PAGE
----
Georgetown, Malaysia: One big museum

As I mentioned, most of what I saw on the Eastern & Oriental Express was from the train.

But it was nice to get out and mingle with the real world for a little while. We stopped in Malaysia and took a bus across a bridge to a steamy island called Penang.

How schvitzy was it?

This schvitzy. Actually, I should have had both of these thirst-quenchers strapped to my wrists throughout my Southeast Asia trek. But then I knew that going in.

Anyway …

It’s home to Georgetown, Malaysia’s second biggest city, with an old section that’s a UNESCO world site. And let me tell you, when you hear a place is on that list, you know it’s gotta be good. Because UNESCO doesn’t just go around handing out this coveted label. It’s earned over hundreds of years.

Georgetown might be big and modern, but this part is frozen in time and tradition. Like a big outdoor museum — with a cultural ritual and relic on every street corner. (Yeah, tried to find out exactly what was going on here. Think I was told this was incense burning, and had nothing to do with the sign referring to the pigeons.)

Founded by the British in the 1700s as a trading post between Europe and the Far East.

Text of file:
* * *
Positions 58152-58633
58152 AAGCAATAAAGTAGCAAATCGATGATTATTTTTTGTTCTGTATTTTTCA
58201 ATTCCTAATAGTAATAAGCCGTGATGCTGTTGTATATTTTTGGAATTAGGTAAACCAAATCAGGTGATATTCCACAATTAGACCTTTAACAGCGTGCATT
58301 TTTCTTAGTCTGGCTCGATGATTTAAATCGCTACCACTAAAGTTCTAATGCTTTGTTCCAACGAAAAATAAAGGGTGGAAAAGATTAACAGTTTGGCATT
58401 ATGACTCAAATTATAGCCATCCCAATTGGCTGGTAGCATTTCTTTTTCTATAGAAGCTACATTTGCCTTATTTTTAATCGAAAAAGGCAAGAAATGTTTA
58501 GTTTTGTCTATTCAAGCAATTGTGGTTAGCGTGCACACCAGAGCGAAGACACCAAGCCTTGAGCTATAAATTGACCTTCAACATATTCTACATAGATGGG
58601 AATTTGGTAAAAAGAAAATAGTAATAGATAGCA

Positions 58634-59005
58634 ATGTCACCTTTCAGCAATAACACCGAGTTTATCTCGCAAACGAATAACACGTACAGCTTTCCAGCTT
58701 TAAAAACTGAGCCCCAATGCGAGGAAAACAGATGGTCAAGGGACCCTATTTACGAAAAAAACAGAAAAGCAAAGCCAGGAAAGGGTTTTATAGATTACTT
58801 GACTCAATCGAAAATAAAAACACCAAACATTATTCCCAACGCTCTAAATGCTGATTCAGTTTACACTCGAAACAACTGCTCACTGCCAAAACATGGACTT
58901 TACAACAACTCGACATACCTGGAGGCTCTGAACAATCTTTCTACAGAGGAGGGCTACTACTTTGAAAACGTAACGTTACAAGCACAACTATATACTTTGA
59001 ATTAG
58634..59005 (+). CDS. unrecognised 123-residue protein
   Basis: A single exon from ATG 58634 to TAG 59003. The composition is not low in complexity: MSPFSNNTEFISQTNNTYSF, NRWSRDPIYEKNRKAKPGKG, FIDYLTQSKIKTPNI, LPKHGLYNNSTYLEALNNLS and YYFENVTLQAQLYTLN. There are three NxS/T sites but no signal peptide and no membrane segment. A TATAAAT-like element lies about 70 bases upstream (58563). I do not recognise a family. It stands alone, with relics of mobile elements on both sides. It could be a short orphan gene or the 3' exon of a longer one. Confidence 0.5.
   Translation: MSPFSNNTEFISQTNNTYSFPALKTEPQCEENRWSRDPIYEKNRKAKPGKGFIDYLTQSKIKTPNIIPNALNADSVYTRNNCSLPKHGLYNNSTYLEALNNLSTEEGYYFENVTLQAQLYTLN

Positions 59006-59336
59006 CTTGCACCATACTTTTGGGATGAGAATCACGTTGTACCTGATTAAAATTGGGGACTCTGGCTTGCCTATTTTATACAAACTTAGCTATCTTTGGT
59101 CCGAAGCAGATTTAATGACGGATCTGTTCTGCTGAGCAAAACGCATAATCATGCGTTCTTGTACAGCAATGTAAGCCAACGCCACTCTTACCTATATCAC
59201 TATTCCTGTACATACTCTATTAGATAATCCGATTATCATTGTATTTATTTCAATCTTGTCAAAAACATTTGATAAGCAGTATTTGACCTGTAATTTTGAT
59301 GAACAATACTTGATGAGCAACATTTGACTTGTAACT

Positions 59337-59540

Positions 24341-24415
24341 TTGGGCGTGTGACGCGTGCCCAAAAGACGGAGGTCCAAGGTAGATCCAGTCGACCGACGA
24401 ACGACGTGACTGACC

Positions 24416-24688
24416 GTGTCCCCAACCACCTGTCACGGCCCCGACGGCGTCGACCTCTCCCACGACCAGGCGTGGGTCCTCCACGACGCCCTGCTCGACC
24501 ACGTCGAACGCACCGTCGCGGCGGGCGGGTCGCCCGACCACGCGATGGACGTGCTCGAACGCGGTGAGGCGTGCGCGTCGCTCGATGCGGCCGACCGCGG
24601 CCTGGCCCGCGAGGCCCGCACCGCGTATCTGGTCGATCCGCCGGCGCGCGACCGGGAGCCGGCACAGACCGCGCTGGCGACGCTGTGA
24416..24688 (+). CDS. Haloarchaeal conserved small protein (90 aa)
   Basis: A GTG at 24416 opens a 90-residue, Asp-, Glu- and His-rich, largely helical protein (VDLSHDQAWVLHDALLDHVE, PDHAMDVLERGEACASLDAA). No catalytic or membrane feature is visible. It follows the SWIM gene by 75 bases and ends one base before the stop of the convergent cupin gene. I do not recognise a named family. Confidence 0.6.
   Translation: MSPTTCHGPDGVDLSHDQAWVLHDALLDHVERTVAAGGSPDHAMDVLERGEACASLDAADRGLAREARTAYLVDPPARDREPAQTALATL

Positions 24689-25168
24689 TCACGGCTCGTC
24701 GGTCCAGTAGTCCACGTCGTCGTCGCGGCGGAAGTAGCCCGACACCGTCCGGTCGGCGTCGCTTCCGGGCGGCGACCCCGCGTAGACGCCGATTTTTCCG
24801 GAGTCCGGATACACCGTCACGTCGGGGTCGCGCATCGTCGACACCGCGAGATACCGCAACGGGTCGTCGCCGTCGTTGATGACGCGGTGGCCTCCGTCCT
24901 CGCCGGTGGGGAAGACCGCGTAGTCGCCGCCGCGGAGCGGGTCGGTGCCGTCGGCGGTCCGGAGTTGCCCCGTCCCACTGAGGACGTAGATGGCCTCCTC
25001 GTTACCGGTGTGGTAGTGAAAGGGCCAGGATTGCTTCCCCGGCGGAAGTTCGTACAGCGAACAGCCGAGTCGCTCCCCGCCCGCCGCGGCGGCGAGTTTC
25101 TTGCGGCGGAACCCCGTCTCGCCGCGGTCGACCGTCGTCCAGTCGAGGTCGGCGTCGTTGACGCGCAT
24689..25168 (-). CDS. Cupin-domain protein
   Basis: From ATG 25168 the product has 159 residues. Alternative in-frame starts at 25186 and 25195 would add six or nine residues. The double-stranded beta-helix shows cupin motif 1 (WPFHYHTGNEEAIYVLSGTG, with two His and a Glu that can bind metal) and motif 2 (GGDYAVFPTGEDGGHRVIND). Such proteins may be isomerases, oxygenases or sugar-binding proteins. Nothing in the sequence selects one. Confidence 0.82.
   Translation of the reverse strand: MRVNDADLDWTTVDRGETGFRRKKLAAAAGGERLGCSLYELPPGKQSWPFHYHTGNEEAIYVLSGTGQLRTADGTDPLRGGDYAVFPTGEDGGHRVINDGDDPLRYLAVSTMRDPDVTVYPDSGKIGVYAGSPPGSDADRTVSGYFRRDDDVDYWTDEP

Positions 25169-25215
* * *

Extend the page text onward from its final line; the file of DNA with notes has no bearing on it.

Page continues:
With said British  …

Muslim …

Chinese …

… and Indian influences.

There was also a World War I memorial — first one I think I’d ever seen.

Brush aside the hordes of tourists in trishaws, and you’ll see the townspeople quietly living their lives … as they have for centuries..

Unfortunately, we only had about an hour to take a quick look around, because we had to get back on the train and keep going. Shame. I wanted to linger and take in all the details.


Also found out there was an old Jewish cemetery there, too, but there was no time to see it.

Next time …

This entry was posted in Asia, Trains, planes and ferries, UNESCO World Heritage Sites and tagged , , , , , , . Bookmark the permalink.

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